Anticipation Growing For Cyberpunk 2077
The gaming world is sitting with its breath collectively held as the release date of Cyberpunk 2077 draws near. It’s safe to say that this is the most anticipated video game of the year, and perhaps even the decade. Those looking for entertainment in the interim can however enjoy pokies whenever they please online.
Hype for the game is at an almost never before seen level, to such an extent that many are starting to suggest that the end product will never live up to expectation. Even still, as September draws near, and pre-orders have opened, the gaming world has practically crowned Cyberpunk 2077 the best thing ever, surpassing even sliced bread.
The question is, is CD Projekt Red (CDPR) even capable of delivering the promised breakthrough?
CD Projekt Red
First and foremost, let’s have a little gander at the development studio behind Cyberpunk 2077. CDPR was officially founded in 1994, though at the time made its money reselling Western games to a polish audience.
It wasn’t until the early 2000s that the team decided to try producing a game of their own, and after looking around, managed to land a deal with Andrzej Sapkowski, author of the then popular Wiedźmin books.
After much struggling, multiple failed pitches, and nearly giving up, the team managed to get help from Bioware. The bigger studio licensed them a far better set of software tools than they had previously been working with. Development then began in earnest, and after 5 long years, a product was finalised. But the name Wiedźmin was not going to fly in the west. A new name was brainstormed; The Witcher.
Flash forward to 2011, and the critically acclaimed Witcher 2: Assassins of Kings is released. 1.7 million copies are sold, and CDPR are catapulted into the gaming industry like a rocket. Flash forward again to 2015, and the Witcher 3: Wild Hunt is released. 6 million copies are sold in 6 weeks. It is a smash hit.
That more or less brings us to the present, and you may have noticed something during this little recap. Although being active for a very long time, CDPR haven’t exactly made a lot of games. Even if you count the digital board game version of the Witcher, the mobile battle arena game, and Thronebreaker: The Witcher Tales.
Specified Features And Details
Having Keanu Reeves call an audience at E3 breath-taking is the sort of thing that legends are made of. He has a staring roll in Cyberpunk 2077, and hiring him can’t have come cheap. But if you think that is expensive, how about the development of the new REDengine 4, a new office with 500 dedicated employees in Poland, and the design of an entire virtual city?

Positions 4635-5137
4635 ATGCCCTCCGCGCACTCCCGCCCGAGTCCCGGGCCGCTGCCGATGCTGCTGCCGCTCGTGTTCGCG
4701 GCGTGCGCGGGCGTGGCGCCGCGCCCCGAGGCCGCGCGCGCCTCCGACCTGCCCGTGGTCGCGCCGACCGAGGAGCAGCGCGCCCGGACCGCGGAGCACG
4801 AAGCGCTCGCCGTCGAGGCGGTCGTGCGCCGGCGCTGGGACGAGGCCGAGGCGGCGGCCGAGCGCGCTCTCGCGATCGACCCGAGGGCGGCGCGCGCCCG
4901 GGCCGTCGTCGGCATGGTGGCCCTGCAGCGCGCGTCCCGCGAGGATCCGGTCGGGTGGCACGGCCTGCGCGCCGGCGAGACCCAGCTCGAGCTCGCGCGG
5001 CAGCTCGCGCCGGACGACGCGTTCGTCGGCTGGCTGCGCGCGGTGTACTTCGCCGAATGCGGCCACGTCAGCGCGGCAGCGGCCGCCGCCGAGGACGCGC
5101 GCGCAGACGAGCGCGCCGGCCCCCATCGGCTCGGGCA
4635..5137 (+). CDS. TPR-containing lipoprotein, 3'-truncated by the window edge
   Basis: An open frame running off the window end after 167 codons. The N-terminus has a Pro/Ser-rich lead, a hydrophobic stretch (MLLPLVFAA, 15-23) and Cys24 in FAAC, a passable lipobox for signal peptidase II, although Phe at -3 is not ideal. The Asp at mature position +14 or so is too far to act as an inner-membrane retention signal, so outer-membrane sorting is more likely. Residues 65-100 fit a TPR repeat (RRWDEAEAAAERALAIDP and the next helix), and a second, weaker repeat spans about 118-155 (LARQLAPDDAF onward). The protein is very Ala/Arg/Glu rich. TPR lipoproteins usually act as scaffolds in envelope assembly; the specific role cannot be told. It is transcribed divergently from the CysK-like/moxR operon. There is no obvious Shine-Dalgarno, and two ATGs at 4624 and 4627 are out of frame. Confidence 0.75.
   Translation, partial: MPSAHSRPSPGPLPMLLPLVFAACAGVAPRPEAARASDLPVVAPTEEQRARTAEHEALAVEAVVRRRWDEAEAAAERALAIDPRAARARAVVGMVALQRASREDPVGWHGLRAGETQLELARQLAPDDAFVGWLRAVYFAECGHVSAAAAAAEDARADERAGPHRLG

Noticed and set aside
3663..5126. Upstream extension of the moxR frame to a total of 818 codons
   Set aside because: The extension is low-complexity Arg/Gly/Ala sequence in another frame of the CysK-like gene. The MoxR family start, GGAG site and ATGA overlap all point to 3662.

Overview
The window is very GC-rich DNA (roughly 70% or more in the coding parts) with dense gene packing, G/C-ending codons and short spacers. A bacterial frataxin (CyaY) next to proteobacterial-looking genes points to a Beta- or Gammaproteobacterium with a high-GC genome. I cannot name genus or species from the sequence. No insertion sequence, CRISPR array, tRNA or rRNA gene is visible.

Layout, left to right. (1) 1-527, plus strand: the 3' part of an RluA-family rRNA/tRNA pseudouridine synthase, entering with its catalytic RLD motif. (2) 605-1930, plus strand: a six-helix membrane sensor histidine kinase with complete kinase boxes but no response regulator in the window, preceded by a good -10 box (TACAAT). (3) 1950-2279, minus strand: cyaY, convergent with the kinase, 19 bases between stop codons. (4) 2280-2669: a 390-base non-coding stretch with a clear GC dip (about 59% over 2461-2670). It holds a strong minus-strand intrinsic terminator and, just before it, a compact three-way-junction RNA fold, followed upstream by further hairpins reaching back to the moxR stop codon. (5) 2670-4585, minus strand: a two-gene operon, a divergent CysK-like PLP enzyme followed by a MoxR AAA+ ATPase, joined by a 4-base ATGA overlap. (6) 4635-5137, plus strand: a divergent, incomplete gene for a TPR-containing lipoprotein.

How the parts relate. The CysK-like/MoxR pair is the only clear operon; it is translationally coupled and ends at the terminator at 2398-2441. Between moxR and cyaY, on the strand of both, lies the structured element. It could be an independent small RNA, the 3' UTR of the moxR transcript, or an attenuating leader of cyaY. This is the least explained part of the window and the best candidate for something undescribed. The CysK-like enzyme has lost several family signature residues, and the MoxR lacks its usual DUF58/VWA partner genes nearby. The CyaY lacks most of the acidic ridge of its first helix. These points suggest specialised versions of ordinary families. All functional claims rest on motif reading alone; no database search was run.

The setting, Night City, will be exportable on foot or via vehicle, will have a day and night cycle, and even have its own set of radio stations. Yes, you’re probably thinking that this is starting to sound like GTA 5 part 2, in the future.
In terms of actual gameplay, some details have been released, as well as a handful of gameplay videos. Players assume the role of V, a customisable cyborg mercenary that can assume the class of a Techie, Net Runner, or Solo (combat) focused soldier. Missions can be approached as the player sees fit, of course, with stealth being an option.
There is a whole additional list of details and features that are being worked on, including real-time lip-syncing, improved motion capture, collaborations with NVidia to implement ray tracing, and much, much more.
So, why are we a little worried?
Ambition Gone Crazy
The only other company that has tried, and succeeded, to make RPGs of this scale is Rockstar. The difference is that Rockstar have made; GTA 1, GTA 2, GTA 3, GTA Vice City, GTA San Andreas, GTA 4, GTA 5, Red Dead Redemption, Red Dead Redemption 2, Max Payne 3, and a host of other, smaller titles. The point is that making enormous, hugely ambitious games is no easy task, and having experience with the process helps. CDPR certainly seem capable, but the phrase ‘out of their depth’ comes to mind. Cyberpunk 2077 may indeed be the greatest RPG ever, or may just be the biggest damp squib in history.